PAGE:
Deane Beman was competitive in the first round in the 1986 British Open before eventually succumbing to the difficult conditions.
Deane Beman has done many notable things during a lifetime in golf, but odds are that what he did on his summer vacation in 1986 will never be duplicated -- the commissioner of a sport competing at its highest level while holding office. "Might not be," Beman said modestly over the phone from his summer home in Maine, where, at 71, he plays regularly and gives no quarter.
Twenty-three years ago, when the British Open made its second visit to Turnberry's Ailsa course, Beman was in his 12th year as commissioner of the PGA Tour. He hadn't played in a tournament since 1973, but the competitive drive within -- that helped Beman win two U.S. Amateurs (1960, 1963), a British Amateur (1959) and four tour events after turning pro when he was 29 -- hadn't gone anywhere.
Early in 1986, intent to revive his game and play in the U.S. and British Opens that year, Beman hit thousands of practice balls. He worked so intensely, in fact, that he hurt his back and failed to qualify for the U.S. Open at Shinnecock Hills. Undeterred, the 48-year-old set off for Europe.
Beman made the cut at the Irish Open, where he received a sponsor's exemption. Then it was on to Scotland's Western Gailes for a 36-hole British Open qualifier. Beman shot two solid 70s, making the Turnberry field with a stroke to spare. "My guess is, the players weren't paying too much attention when I entered the Open," says Beman. "They were probably a little more mildly interested when I actually qualified."
That Beman could earn his way into a major championship after so many years in a business suit surprised a lot of people but not Jack Nicklaus, who had known him since the late-1950s. "Everyone keeps asking me, 'How's Deane going to do?' " Nicklaus told Sports Illustrated. "And I tell them, 'You watch, he's a gutty little competitor. He'll do fine. He may do better than fine.' "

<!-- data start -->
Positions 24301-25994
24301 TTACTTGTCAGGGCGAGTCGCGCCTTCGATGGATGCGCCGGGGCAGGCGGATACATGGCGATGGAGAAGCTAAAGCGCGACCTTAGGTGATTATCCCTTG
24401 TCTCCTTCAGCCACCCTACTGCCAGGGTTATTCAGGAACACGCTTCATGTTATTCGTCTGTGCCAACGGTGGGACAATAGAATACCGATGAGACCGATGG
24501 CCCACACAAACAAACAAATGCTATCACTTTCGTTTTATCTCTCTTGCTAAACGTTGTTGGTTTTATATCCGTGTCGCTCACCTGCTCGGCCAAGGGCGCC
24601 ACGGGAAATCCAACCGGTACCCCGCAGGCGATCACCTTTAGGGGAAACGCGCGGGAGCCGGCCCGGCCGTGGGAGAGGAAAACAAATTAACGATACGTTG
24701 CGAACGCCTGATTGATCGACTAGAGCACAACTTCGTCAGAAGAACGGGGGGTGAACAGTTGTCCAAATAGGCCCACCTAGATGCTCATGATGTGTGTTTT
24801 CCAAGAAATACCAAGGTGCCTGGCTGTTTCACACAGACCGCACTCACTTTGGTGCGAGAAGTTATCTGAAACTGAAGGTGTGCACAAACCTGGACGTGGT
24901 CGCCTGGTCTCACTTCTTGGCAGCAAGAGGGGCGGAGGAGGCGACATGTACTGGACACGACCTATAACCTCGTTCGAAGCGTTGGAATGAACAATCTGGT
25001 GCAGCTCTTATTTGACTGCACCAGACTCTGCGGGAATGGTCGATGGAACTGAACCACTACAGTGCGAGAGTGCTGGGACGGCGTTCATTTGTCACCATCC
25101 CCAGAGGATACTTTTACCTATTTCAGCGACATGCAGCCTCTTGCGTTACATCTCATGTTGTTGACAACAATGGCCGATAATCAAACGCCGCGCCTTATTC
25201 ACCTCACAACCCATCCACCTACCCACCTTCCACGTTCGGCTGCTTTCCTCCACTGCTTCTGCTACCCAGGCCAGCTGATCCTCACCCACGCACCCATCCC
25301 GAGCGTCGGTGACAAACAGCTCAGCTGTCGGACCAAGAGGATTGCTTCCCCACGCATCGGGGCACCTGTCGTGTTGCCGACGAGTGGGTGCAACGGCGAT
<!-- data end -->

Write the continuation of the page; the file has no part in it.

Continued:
Nicklaus and Lee Trevino paired against Beman and Tom Watson in a practice-round match. Turnberry's pinched-in fairways surrounded by knee-high rough was the hardest course setup Beman had ever seen -- more demanding, even, than the Olympic Club in the 1955 U.S. Open, which he played as a 17-year-old. But Beman took his return to competition at Turnberry in stride. "It's what I intended to do, so I wasn't surprised by it," he says now. "I learned from the time I was a youngster, if you can't imagine yourself achieving something, then you never will. It wasn't a surprise to me, because I envisioned myself being reasonably successful when I committed to do it."
In the first round, Beman teed off at 7:40 a.m. on what would turn out to be one of the Open's toughest weather days, with cold northwest winds and rain that made hitting Turnberry's slender fairways very difficult. Beman struggled on the greens early but finished in high style: saving par with a 13-footer on No. 15, rolling in birdie putts of 15 and 30 feet on Nos. 16 and 18, respectively, with a wedge approach setting up a tap-in birdie on the par-5 17th to complete his closing hat trick.